First, a health warning: as Lord Ashcroft himself said yesterday, polls are a snapshot, not a prediction. Repeat after me – sorry, after him. Polls are a snapshot, not a prediction. Polls are a snapshot, not a prediction…
- The lowest Conservative to Labour swing is two per cent – in Morecambe and Lunesdale, held by David Morris. He has been active on this site in pursuing Labour over the failures on its watch at Morecambe Bay hospital.
- The highest Conservative to Labour swing is eight per – in Amber Valley, held by Nigel Mills. He has scarcely been inactive, either, having lead a campaign to extend the restrictions on Romanian and Bulgarian migration.
- The highest LibDem total is 19 per cent – in Hampstead and Kilburn, a three way marginal last time round. On Thursday, Labour “tightened its grip” on Camden Council while the Conservatives made “modest gains”, according to the Ham and High.
- The highest UKIP total is 30 per cent – in Walsall North. That’s even higher than the 29 per cent it hits in Thurrock, where it comes in second to Labour, as it does in Walsall North itself, Dudley North and Great Grimsby.
- The highest Conservative total is 36 per cent – in Stockton South, won by James Wharton in 2010, and in Hendon, won by Matthew Offord in 2010. (The Tory total rises in the former and falls in the latter above those in the non-constituency and candidate-specific question.)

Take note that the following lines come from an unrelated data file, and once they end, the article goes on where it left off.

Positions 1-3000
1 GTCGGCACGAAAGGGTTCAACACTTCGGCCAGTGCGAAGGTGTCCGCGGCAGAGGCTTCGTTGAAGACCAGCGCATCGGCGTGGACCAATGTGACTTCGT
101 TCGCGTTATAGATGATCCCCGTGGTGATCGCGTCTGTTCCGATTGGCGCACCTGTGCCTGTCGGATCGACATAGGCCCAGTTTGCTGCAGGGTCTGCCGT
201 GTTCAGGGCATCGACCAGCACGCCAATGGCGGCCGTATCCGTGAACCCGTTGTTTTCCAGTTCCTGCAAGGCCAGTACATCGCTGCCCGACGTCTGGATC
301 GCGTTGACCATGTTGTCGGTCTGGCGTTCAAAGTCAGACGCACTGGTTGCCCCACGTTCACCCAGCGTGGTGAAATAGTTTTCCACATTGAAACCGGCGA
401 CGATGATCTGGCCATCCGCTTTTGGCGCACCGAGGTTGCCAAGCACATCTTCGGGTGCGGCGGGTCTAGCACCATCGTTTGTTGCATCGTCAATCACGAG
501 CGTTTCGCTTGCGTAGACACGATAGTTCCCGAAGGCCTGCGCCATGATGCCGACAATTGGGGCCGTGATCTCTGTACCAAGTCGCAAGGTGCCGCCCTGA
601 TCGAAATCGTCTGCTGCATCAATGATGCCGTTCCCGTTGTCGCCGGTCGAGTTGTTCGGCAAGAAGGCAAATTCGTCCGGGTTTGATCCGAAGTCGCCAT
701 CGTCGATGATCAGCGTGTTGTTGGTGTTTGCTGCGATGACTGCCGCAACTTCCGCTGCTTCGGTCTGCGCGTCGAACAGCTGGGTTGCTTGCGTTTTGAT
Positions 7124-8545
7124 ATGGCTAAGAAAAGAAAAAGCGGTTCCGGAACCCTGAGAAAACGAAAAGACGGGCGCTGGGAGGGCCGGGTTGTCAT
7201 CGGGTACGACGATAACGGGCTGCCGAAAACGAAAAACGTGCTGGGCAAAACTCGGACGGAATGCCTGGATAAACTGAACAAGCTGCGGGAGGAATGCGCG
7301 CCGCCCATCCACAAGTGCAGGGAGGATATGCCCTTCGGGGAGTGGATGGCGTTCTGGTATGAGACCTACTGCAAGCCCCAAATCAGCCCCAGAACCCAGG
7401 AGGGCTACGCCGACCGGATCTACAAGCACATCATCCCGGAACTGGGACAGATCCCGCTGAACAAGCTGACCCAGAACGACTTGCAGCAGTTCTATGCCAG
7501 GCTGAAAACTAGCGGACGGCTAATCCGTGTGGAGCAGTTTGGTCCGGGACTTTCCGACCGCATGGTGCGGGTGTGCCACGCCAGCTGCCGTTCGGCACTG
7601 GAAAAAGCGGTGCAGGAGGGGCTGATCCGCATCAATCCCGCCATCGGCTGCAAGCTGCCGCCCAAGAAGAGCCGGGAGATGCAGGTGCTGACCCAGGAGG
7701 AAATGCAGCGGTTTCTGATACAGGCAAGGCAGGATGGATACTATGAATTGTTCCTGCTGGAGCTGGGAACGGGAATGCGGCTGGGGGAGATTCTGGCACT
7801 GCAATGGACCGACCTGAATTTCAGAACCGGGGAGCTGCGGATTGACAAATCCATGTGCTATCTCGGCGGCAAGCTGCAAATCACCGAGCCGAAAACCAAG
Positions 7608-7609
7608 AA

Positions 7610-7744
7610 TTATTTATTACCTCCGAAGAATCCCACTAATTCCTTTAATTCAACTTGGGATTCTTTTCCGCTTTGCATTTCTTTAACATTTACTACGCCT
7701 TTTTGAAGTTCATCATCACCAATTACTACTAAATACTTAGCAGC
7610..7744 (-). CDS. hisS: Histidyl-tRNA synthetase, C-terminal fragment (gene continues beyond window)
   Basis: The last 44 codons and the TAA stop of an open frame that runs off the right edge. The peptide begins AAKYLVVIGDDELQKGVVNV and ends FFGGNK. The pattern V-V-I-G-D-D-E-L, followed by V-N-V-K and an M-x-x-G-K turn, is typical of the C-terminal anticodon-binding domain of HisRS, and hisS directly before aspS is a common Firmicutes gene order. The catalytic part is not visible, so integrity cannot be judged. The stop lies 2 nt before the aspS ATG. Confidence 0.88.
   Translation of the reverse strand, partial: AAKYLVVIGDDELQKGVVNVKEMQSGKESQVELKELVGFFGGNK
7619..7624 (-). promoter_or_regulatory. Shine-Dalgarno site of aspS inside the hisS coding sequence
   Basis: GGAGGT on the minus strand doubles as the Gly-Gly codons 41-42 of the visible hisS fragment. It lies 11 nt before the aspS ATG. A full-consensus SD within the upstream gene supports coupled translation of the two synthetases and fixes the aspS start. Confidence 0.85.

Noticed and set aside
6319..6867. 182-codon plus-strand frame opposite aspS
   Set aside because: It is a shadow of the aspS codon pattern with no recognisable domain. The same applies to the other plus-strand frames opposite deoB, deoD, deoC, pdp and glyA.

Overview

- The highest Labour total is 46 per cent in Wolverhampton South-West, won by Paul Uppal in 2010. (The Tory total is higher than that in the non-constituency and candidate-specific question.)
- The lowest Conservative total is 22 per cent – in Walsall North and Great Grimsby. Austin Mitchell in the latter is retiring. David Winnick in the former has been re-selected, and will be 82 next June. I don’t exactly see him as a activist-type, constituency-busy MP.
- The lowest Labour total is 31 per cent – in Thanet South. With Great Yarmouth, it was added to the Ashcroft list on the ground that both “are likely to be high on UKIP’s target list”. The latter is taking enough from Labour to keep the seat Tory were this result repeated on election day.
- I’ve taken the figures in this piece for the second of the two questions asked, which is constituency and candidate specific. And repeat: Polls are a snapshot, not a prediction. Polls are a snapshot…
More details at LordAshcroftPolls.coms
> Click here for all of the slides from Lord Ashcroft’s presentation yesterday.